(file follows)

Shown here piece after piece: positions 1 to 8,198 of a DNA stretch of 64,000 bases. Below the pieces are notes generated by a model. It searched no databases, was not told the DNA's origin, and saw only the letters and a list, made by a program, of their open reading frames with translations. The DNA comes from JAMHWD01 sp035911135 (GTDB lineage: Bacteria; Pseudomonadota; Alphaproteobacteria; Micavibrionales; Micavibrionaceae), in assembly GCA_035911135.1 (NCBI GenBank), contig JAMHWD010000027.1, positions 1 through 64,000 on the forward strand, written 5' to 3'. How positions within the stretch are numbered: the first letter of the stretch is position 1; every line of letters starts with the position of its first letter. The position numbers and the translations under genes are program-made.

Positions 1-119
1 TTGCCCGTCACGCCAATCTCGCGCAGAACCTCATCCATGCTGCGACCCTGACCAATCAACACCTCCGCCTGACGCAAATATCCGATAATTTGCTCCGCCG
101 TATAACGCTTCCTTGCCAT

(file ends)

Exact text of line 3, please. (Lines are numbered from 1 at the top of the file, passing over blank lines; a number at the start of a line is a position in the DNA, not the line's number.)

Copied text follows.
1 TTGCCCGTCACGCCAATCTCGCGCAGAACCTCATCCATGCTGCGACCCTGACCAATCAACACCTCCGCCTGACGCAAATATCCGATAATTTGCTCCGCCG